Richard’s care for Gordon as a professional and a person is great to witness, and Phillips' acting and singing is flawless in the role. Portrayed by the marvelous Alyson Leigh Rosenfeld, Rhoda is calm, caring and put-together. Groff’s air of troubled sensitivity is an automatic asset in a show about an embattled young composer in the shadow of death. Everybody else (aside from the cartoonish Mr. Bungee) mostly registers as a generic vessel for big emotions, a reminder that the biggest crises in life have a way of turning us all into clichés, resist though we may.“A New Brain” has been given a top-flight physical production by a team that includes Donyale Werle (who did the Expressionist waiting-room-of-the-mind set) and Mark Barton (the darkness-embracing lighting). Mr. Dean is reincarnated here as Gordon’s gambling-addicted father, and Ms. Gasteyer’s and Mr. Groff’s reactions to him exude an eloquent ambivalence. production of William Finn’s 1998 musical, at City Center.Jonathan Groff, center, in the Encores! Rosenfeld’s singing voice is bright and clear, and the fluidity of movement she shows playing a marionette version of her character in a dream sequence is nothing short of extraordinary. As Gordon’s nearest and dearest rally to provide support, he sinks into self-defeating depression and wonders plaintively about all the songs he’ll never have the chance to write.This allows Mr. Finn to come up with numbers that render the grimness of a hospital patient’s lot with sardonic bounciness and hard-landing rhymes, as well as more earnest anthems of doubt and pain for Gordon, with titles like “The Music Still Plays On” and “Don’t Give In.”These are performed with conviction by a cast that also includes Ana Gasteyer, who gives an engagingly unforced performance as Mimi, Gordon’s dominating mother, and Aaron Lazar (looking like a Brooks Brothers ad) as Roger, his sailboat-obsessed lover. Jonathan Groff was born to suffer incandescently. His mother, Mimi (Anette Michelle Sanders), smiles through the diagnosis given by Dr. Jafar (Adam David Pearce) and declares she will go to Gordon’s apartment for her “date with Mr. Clean!”; Gordon’s boyfriend, Roger (Gerardo Vallejo), is off sailing and might not make it in time to Gordon’s side.Throughout all of this, Gordon is visited by visions of his boss, Mr. Bungee (Jim Roumeles), who appears as the life-sized frog from the children’s show for which Gordon composes. While A New Brain is indeed about music and story I hesitate to label it "great. " A New Brain, the killer musical about a songwriter facing a life-threatening brain condition, could only have been written by William Finn. And no less a musical eminence than the composer Jason Robert Brown (“Parade,” “Honeymoon in Vegas”) has done the vocal arrangements.Mr. She demands change -- not necessarily money -- but does nothing herself about it.Under the direction of Barrie Gelles, the cast brings forward their various characters’ points-of-view adeptly and spiritedly. Its combination of wit, wisdom, and schmaltz is endearing. Based on the true story of William Finn, the autobiographical musical Gordon (played in this Gallery Players production by the phenomenal Jesse Menocherian) is thoroughly blindsided and frightened by this news, and he wonders if he is the only one who sees the severity of the situation. When the original cast recording came out, I listened to it over and over. Other, more peripheral characters — blessed with showstopping voices, fortunately — appear to suggest that life isn’t all that swell for anybody.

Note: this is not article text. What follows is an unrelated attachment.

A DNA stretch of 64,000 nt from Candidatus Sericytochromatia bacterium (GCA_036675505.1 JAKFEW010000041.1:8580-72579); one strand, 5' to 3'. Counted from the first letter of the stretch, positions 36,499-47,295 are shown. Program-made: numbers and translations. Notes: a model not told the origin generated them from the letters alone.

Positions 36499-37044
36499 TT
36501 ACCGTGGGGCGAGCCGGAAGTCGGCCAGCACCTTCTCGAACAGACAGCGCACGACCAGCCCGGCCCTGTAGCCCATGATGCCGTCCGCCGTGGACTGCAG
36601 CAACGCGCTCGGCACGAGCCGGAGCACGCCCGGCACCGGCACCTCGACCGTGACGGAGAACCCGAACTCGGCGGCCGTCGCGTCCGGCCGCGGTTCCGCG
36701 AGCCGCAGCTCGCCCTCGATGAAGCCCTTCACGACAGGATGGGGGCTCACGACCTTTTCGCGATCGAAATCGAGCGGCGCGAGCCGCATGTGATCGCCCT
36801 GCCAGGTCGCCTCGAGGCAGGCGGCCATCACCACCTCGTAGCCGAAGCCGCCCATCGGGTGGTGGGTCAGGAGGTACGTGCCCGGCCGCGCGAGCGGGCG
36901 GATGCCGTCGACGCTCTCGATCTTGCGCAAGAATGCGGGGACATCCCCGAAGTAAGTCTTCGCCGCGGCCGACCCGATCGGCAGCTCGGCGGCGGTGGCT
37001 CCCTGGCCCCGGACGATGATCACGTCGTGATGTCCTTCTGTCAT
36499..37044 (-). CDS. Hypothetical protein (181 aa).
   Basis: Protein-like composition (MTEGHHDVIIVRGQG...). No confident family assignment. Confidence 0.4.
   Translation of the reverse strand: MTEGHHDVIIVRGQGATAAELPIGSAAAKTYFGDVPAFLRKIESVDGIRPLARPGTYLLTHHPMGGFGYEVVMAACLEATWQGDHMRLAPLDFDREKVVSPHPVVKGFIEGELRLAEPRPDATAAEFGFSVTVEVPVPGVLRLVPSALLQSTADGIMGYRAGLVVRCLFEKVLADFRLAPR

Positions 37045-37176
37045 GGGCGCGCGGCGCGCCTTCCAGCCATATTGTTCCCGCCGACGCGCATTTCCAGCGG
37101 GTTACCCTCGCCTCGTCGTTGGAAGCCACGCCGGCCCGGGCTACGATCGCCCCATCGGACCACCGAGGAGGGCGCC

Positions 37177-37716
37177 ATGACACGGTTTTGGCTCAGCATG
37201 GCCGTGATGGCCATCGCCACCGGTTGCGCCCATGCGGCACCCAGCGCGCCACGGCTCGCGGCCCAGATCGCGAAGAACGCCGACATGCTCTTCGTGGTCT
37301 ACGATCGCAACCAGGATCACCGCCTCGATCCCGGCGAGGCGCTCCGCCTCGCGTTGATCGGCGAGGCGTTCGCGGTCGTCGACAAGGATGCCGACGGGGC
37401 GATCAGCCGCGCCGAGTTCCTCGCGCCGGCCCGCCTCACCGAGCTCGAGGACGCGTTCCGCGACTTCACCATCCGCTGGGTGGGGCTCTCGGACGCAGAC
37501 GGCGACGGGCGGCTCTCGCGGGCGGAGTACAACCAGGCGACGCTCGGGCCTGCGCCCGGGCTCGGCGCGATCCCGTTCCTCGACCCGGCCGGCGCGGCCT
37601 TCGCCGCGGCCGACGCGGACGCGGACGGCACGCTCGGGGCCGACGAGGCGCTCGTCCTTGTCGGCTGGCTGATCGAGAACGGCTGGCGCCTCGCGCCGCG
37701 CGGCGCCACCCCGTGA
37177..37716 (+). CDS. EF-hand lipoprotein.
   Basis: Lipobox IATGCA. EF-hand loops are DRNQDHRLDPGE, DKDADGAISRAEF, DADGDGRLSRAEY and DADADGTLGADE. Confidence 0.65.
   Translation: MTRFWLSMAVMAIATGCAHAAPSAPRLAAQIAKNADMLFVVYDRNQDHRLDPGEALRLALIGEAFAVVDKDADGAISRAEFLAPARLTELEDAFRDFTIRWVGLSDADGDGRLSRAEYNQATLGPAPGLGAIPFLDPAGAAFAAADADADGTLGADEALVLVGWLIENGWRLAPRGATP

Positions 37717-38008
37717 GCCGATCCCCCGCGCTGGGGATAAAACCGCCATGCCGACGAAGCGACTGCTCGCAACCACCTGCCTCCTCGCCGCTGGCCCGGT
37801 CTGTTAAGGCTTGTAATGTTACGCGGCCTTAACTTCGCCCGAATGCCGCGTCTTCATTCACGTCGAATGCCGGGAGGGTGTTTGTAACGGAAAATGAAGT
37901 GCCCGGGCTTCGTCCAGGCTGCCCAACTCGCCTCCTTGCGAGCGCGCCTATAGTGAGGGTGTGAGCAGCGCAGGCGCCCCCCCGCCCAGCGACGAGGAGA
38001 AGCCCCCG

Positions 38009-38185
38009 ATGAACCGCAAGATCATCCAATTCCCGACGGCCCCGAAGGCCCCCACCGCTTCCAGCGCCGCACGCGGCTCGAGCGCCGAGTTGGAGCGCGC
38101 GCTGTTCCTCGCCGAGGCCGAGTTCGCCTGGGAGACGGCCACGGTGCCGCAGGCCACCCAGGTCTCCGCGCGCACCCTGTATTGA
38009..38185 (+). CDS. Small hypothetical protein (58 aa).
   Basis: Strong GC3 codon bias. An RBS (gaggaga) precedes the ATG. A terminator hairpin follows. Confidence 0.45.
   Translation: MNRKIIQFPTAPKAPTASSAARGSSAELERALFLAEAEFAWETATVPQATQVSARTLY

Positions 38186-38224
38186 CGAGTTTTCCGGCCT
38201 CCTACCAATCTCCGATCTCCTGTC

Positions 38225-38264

For one thing, it’s highly autobiographical.
Gelles took a few moments to share her insights in directing such a profound yet entertaining work about a serious subject. Her fear of facing this possibility all alone is palpable.The entire ensemble harmonizes well in their singing. What about A New Brain attracted you to directing it? Centered around a young artist who suddenly finds out he has a potentially life-threatening brain malformation, this story is based on the real-life experience of the musical’s composer William Finn. I think the songs, like most of William Finn’s work, is the perfect combination of complexity and a “hummable tune.” The harmonies are gorgeous, the music is lush, the lyrics are clever and poignant. We come to see how Gordon is so concerned with things outside his control, that he has neglected the people who love him most. The talented ensemble includes Stewart Yu (primarily as the smiling minister), Christy Yin, Sharaé Moultrie, Justine Campbell-Elliott, Ashley Harris, and Max Joseph. production of "A New Brain."
For one thing it at times leapfrogs like Mr. Bungee, to the brink of sappiness and the … I hadn’t remembered them as being all that strong when I saw The numbers are “And They’re Off” and “Gordo’s Law of Genetics,” and they deal with the prickly legacy of being part of a family. Review: The Gallery Players’ Production of Finn/Lapine’s ‘A New Brain’ Makes Smart Choices Based on the true story of William Finn, the autobiographical musical A New Brain (by Finn and James Lapine) tells the tale of a composer, Gordon Michael Schwin, who, in … And this actor also has a chance to demonstrate some of the playful wit he will no doubt be bringing to his performance as an embattled British king in the shadow of the American Revolution in the exciting musical “Mostly, though, it’s the dewy gaze and sweet, sincere voice that are required for “A New Brain,” which is based on Mr. Finn’s own experience of a life-threatening neurological disorder. Providing a grounding presence is Rhoda, Gordon’s coworker with whom he is having lunch when he collapses.